Ending lingering uncertainty about the future of the Internet, the U.S. Federal Communications Commission today passed historic rules to reclassify broadband Internet service as a public utility.
Supported by the high tech industry and consumer groups demanding “net neutrality,” the Open Internet Order prohibits ISPs from blocking, throttling or giving priority to one media company over another, even if that entity uses more bandwidth. It prevents a tiered Internet where content providers can pay for speedier access to customers and protects the consumer’s access to legal content no matter how they access the Internet, whether on a desktop computer or a mobile device.
The rules were passed by a 3-2 vote along party lines. The commission chairman Tom Wheeler, a Democrat, said that Internet access was “too important to let broadband providers be the ones making the rules.”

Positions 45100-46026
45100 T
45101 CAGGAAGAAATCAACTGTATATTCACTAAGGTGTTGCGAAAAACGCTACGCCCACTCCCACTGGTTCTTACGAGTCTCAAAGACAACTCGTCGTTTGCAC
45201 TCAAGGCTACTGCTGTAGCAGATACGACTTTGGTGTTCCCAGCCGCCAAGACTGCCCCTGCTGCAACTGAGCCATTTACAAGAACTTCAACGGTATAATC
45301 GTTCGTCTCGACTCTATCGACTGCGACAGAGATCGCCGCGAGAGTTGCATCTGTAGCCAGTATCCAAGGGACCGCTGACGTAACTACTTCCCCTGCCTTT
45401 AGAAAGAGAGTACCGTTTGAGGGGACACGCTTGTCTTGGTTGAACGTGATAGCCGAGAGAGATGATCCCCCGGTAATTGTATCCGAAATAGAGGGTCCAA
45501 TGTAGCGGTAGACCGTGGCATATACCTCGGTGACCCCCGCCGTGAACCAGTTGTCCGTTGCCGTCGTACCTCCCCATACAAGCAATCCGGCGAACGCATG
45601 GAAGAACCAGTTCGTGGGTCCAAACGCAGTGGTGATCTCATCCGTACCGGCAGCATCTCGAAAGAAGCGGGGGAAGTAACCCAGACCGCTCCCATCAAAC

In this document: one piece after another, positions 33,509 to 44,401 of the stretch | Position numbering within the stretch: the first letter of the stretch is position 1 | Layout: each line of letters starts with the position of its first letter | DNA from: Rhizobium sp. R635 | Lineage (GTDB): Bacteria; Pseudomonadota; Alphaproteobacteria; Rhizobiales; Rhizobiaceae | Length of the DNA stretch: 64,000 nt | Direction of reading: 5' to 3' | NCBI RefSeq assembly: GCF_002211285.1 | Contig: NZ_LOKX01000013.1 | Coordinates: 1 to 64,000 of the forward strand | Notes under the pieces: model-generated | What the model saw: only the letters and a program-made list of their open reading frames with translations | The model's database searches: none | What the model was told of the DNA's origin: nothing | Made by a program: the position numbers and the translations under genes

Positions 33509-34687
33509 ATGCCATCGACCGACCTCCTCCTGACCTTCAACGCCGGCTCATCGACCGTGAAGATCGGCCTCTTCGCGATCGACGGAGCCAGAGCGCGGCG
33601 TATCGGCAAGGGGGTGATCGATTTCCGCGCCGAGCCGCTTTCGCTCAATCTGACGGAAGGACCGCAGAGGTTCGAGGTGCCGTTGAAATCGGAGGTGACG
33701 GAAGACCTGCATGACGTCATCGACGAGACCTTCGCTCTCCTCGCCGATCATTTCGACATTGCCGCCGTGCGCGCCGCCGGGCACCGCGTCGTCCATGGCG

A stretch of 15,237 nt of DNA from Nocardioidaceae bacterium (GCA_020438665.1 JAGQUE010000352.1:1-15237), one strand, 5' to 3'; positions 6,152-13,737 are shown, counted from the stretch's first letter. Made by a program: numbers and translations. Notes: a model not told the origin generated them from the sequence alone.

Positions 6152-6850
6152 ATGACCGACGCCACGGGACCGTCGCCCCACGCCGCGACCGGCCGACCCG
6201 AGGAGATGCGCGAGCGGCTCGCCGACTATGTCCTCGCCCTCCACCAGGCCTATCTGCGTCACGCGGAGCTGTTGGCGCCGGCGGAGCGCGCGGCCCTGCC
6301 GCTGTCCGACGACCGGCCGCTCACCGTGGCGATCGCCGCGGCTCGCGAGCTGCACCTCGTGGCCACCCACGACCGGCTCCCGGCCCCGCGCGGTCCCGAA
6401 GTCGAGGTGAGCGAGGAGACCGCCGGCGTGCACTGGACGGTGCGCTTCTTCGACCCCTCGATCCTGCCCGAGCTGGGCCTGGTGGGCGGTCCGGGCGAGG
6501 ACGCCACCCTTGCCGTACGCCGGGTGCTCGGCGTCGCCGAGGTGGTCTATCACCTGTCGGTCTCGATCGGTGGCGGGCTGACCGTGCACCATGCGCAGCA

“These rules are guided by three principles: America’s broadband networks must be fast, fair and open—principles shared by the overwhelming majority of the nearly 4 million commenters who participated in the FCC’s Open Internet proceeding.”
Wheeler and his two colleagues believe the new rules are grounded in multiple sources of legal authority that will withstand the inevitable court challenges from companies such as Verizon.
(READ the news from the FCC here) – Photo credit: Jeremy Brooks (CC license)